Metropolitan Atlanta Rapid Transit Authority Bonds Outlook To Negative From Stable On Decreased Ridership

One or more of the credit ratings referenced within this article was assigned by deviating from S&P Global Ratings' published criteria. The application of an exception from our criteria does not necessarily result in a rating change. We believe that for certain mass transit entities that receive a majority of their revenue from dedicated taxes that are protected from external interference, the financial flexibility risks inherent in low farebox recovery (that is, the fraction of operating expenses met by the fares paid by passengers) are not as pronounced compared with entities without such characteristics. In this case, Metropolitan Atlanta Rapid Transit Authority receives over 50% of unrestricted revenues from locally generated tax sources. We therefore excepted this rating from certain provisions of our "Mass Transit Enterprise Ratings: Methodology And Assumptions," published Dec. 18, 2013, by not applying two rating caps described within the criteria related to the financial flexibility risks. Specifically, we do not apply the rating cap of 'a+' associated with the financial flexibility score of '4' or worse and we do not apply the rating cap of 'bb' associated with the combination of the financial flexibility score of '5' or '6' and management and governance score of '5', as specified in paragraph 10, chart 1, and table 2 of the above-mentioned criteria. In this case, without the criteria exception, the 'a+' cap would have applied, but the 'bb' cap would not have, as per our analysis of the credit under our mass transit criteria.
FARMERS BRANCH (S&P Global Ratings) March 25, 2020--S&P Global Ratings revised its outlook on Metropolitan Atlanta Rapid Transit Authority's (MARTA) sales revenue bonds to negative from stable. At the same time, S&P Global Ratings affirmed its 'AA+' long-term rating and underlying rating (SPUR) on the bonds.
S&P Global Ratings also assigned its 'AA+' long-term rating, and negative outlook, to MARTA's $130 million series 2020A sales tax revenue bonds.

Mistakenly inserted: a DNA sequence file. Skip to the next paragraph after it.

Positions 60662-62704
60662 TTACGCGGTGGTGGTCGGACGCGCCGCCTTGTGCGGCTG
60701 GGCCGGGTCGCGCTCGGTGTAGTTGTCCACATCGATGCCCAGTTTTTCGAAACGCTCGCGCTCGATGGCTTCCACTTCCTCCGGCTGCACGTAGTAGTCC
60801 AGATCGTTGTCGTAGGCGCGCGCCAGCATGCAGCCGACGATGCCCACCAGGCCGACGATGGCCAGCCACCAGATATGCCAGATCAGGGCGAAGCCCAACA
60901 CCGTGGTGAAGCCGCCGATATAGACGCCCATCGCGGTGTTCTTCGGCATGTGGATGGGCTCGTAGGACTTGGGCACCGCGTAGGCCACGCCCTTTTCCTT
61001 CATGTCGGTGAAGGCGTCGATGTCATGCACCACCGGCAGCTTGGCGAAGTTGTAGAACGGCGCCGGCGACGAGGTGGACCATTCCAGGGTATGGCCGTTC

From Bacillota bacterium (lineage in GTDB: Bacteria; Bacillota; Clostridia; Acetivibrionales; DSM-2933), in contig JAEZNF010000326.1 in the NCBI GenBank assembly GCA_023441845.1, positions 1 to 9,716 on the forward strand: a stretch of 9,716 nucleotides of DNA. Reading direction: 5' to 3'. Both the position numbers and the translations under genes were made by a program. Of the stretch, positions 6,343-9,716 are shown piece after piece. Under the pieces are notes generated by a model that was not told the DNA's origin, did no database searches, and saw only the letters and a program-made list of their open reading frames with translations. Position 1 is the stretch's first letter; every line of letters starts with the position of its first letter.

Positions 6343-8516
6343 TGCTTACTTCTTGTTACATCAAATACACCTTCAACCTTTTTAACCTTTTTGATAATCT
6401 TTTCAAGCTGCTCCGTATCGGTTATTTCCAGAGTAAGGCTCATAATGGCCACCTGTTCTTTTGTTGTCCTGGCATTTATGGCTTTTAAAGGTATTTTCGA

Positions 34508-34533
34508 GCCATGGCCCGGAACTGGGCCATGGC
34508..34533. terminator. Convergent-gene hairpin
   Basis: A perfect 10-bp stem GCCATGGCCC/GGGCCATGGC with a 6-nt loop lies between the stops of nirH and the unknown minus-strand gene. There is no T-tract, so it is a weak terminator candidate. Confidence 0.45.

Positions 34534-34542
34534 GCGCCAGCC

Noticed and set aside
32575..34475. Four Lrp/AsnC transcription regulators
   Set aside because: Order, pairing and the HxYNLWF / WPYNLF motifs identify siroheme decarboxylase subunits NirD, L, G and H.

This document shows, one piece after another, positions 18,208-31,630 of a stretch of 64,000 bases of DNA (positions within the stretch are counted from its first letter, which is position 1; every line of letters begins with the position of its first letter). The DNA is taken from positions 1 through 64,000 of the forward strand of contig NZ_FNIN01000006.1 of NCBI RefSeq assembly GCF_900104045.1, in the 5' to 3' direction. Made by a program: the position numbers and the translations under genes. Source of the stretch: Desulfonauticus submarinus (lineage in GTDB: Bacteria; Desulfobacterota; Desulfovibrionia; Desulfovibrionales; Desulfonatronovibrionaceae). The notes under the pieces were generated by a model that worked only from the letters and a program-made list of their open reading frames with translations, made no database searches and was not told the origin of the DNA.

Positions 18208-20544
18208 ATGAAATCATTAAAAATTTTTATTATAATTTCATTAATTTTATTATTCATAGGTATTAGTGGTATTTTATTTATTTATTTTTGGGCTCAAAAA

A combination of pledged revenue from a 1% sales tax and certain ad valorem taxes on motor vehicles collected in Fulton, DeKalb, and Clayton counties secures the authority's $2.26 billion in sales tax bonds outstanding. All receipts securing the bonds are collected monthly and remitted to the bond trustee for debt service payment before distribution to MARTA for operations. Proceeds from the series 2020A sales tax revenue bond will reimburse working capital spent on bus procurement, rail car replacements, train control system upgrades, and other facility and system projects in line with the authority's capital improvement program (CIP).
MARTA's underlying operational creditworthiness as well as the strength of the pledged revenue stream supports the rating. The authority finished 2019 with a surplus of approximately $7 million and is budgeted for break-even results in 2020. We expect the system's credit quality will continue to support debt service coverage.
"However, the outlook revision reflects our belief that there is a one-in-three chance that decreased consumer spending and ridership due to the COVID-19 outbreak and slowdown in economic activity could pressure the rating within the next two years," said S&P Global Ratings credit analyst Jennifer Garza.
Key credit considerations include:
  • A broad and diverse local economy, supported by the strength of the Atlanta metropolitan statistical area (MSA);
  • A revenue source we view as having low volatility with contractions of 9.8% and 10.7% during the two previous recessions;
  • Very strong pledged revenue coverage providing 3.55x maximum annual debt service (MADS) that we anticipate will support debt service despite uncertainty brought on by the COVID-19 epidemic and the current recession ; and
  • A linkage we view as having a limited relationship to the obligor's creditworthiness.
In our view, the authority's general creditworthiness does not constrain the rating.
Deterioration in MARTA's general creditworthiness due to material declines in liquidity, net operating performance, and ridership could occur within the two-year outlook. Deterioration of MARTA's the general creditworthiness could stress and constrain the priority-lien rating. Furthermore, a significant decline in sales tax collections or an expansion of the system's capital plan and bonding needs that substantially reduces coverage to levels we no longer consider very strong also could pressure the priority-lien rating.
We could revise the outlook to stable if the economic and financial factors that support the general creditworthiness of the system and if pledged revenue coverage stabilize and remain commensurate with that of similarly rated peers.
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